The Texas Heartbeat Bill: Roe vs. Wade under Attack

By Henrike Kattoll

This year, more abor­tion restric­tions have been put into place across the U.S. than ever before, and it’s get­ting messy. In 2021 alone, state leg­is­la­tures have passed more than 90 laws restrict­ing repro­duc­tive rights. Accord­ing to an NPR arti­clesome state leg­is­la­tures are embold­ened by the 6 – 3 con­ser­v­a­tive major­i­ty in the Supreme Court, a major­i­ty that dri­ves the cur­rent wave of antiabor­tion policies.

Prob­a­bly the biggest back­lash – espe­cial­ly on social media – occurred when Gov­er­nor Greg Abbott signed Sen­ate Bill 8, also called Texas Heart­beat Bill, into effect for Sep­tem­ber 1, 2021. Why is this law so prob­lem­at­ic? There are three main rea­sons: (1) as soon as car­diac activ­i­ty of the fetus is detect­ed – usu­al­ly around six weeks when most women do not know they are preg­nant – an abor­tion is no longer pos­si­ble, (2) there are no excep­tions to the law, not even in the case of rape or incest, and (3) the bill asks indi­vid­u­als to bring civ­il law­suits against abor­tion providers, aiders, or abettors. 

In case of a suc­cess­ful law­suit, a plain­tiff can earn up to $10,000. The orga­ni­za­tion Texas Right to Life had even set up a whistle­blow­er web­site which has since been shut down. When it was still active, indi­vid­u­als could send in tips and, if avail­able, pic­tures of peo­ple and providers who may have vio­lat­ed the Heart­beat Act. This web­site led sev­er­al social media users to flood the web­site with fake tips and pic­tures, like Tik­Tok user Vic­to­ria Ham­mett.

Sign­ing of the Texas Heart­beat Act

Anoth­er prob­lem aris­es from a sep­a­rate bill that Gov. Greg Abbott signed into law just weeks after the Heart­beat Bill. This new bill, which goes into effect Decem­ber 2, 2021, restricts the access to abor­tion-induc­ing med­ica­tion, nar­rows down the win­dow for physi­cians to admin­is­ter the med­ica­tion from ten to sev­en weeks, and pun­ish­es vio­la­tions by up to two years in prison and a $10,000 fine. The three-week reduc­tion goes against FDA guide­lines and makes Texas one of the states with the strictest abor­tion poli­cies in the coun­try. Sad­ly, both emer­gency requests to the U.S. Supreme Court – one to stop the Heart­beat Bill, anoth­er to stop the restric­tion of abor­tion-induc­ing med­ica­tion – were denied in a 5 – 4 deci­sion. This deci­sion doesn’t come as a sur­prise as the Trump admin­is­tra­tion had appoint­ed 220 new judges to the fed­er­al and dis­trict courts, and many have a con­vic­tion rate hos­tile towards repro­duc­tive rights. As these posi­tions are life­time posi­tions, the appoint­ed judges have the pow­er to affect mul­ti­ple gen­er­a­tions and make it eas­i­er for states to imple­ment restric­tions. This, in turn, can keep abor­tions out of reach for mil­lions, espe­cial­ly mar­gin­al­ized communities.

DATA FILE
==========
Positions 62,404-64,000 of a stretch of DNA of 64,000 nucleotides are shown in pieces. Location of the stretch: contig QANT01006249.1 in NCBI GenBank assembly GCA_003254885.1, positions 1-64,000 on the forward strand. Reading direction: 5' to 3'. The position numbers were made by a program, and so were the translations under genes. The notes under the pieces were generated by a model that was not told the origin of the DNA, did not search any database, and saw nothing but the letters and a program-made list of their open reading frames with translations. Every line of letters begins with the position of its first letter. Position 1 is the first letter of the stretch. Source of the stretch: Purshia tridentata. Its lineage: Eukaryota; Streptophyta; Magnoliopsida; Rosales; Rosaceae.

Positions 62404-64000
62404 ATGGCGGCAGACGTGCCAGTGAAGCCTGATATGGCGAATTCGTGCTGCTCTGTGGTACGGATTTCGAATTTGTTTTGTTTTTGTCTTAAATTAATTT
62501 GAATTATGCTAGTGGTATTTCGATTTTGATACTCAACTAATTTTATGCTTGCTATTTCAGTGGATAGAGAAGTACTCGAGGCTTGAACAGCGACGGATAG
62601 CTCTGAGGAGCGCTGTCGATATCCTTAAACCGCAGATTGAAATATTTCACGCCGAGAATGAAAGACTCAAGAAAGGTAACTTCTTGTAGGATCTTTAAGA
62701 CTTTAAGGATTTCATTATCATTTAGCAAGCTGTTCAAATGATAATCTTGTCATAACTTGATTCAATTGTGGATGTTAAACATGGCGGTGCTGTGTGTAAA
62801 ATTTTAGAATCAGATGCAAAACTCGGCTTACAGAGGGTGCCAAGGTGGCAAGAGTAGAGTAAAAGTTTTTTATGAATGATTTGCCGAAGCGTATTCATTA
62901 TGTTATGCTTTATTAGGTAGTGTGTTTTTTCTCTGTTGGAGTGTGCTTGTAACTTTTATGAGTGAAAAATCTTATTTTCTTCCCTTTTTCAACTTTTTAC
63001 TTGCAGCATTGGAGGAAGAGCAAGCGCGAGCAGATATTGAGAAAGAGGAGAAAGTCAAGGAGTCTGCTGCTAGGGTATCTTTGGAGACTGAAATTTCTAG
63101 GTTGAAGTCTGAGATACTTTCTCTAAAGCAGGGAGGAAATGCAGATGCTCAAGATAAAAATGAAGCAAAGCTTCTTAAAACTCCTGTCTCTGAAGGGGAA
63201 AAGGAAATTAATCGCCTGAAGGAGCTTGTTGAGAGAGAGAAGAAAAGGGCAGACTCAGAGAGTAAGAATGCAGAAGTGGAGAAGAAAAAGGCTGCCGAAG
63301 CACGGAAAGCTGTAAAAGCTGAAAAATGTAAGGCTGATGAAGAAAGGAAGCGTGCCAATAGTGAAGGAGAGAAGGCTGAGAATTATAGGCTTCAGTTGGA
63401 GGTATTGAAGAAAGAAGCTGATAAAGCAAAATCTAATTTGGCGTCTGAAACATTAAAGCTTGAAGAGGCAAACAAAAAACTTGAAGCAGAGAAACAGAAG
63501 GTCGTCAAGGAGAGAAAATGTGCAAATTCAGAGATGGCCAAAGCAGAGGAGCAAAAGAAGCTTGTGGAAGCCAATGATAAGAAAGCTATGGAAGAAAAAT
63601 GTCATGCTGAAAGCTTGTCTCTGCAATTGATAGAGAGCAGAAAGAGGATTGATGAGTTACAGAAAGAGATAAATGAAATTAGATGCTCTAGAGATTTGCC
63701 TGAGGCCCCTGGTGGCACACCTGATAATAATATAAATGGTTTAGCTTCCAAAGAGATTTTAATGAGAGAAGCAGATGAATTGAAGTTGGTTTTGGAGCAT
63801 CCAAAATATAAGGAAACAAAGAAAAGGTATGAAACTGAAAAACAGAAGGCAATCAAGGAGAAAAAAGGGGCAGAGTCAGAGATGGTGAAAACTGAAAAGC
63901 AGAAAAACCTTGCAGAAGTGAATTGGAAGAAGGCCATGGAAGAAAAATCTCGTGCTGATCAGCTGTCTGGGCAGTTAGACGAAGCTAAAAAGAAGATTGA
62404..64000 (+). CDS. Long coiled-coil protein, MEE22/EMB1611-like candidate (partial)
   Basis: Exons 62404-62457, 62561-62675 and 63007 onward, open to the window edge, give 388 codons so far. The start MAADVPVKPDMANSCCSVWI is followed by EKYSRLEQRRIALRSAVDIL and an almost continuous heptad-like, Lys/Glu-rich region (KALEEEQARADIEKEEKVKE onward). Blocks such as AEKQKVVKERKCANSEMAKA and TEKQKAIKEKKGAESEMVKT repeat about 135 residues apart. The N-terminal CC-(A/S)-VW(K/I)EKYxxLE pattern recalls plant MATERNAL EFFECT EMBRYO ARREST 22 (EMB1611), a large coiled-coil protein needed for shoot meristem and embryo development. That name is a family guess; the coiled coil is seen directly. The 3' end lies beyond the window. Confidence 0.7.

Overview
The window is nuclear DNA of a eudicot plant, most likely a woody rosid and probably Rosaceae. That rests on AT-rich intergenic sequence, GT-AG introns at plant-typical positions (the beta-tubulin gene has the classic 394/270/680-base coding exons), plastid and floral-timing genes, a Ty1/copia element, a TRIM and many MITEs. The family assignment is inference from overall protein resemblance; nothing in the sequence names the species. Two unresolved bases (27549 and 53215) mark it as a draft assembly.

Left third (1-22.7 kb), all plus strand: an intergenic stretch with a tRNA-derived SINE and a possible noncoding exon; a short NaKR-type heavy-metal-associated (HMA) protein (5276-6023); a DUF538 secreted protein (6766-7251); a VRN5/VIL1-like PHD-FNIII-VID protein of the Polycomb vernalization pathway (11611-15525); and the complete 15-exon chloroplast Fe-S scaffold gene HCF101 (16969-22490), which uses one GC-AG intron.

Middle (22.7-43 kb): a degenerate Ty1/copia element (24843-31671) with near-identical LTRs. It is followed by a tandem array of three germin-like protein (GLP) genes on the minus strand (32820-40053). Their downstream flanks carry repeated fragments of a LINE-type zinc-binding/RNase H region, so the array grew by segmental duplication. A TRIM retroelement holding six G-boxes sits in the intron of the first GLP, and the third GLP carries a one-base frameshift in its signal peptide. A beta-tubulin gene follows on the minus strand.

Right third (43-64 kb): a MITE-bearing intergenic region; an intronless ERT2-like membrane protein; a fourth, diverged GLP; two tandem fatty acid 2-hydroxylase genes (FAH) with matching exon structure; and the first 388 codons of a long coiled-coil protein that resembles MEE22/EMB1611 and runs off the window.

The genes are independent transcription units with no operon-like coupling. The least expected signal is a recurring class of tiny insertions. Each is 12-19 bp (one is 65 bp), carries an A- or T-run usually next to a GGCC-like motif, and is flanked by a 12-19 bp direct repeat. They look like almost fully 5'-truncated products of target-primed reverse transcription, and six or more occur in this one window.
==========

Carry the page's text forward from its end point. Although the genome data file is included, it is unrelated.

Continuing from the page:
Accord­ing to Planned Par­ent­hood, the Supreme Court land­mark rul­ing Roe v. Wade had been under scruti­ny for years although 79% of Amer­i­cans sup­port the con­sti­tu­tion­al right to access abor­tion under Roe v. Wade. There­fore, it is sur­pris­ing that more than 20 states have estab­lished ‘trig­ger laws’ or ‘pre-Roe bans’. Out of those states, twelve – Arkansas, Ida­ho, Ken­tucky, Louisiana, Mis­sis­sip­pi, Mis­souri, North Dako­ta, Okla­homa, South Dako­ta, Ten­nessee, Texas, and Utah – will auto­mat­i­cal­ly ban first and sec­ond trimester abor­tions once Roe v. Wade is over­turned. Iron­i­cal­ly, almost all of these states, except Ida­ho and Utah, rank in the low­er half or bot­tom of the Unit­ed Health Foundation’s rank­ing for health care of women and chil­dren.

While many West­ern coun­tries attempt to pass abor­tion laws as pro­gres­sive as Roe vs. Wade, it seems that the Unit­ed States is mov­ing back­wards in time.

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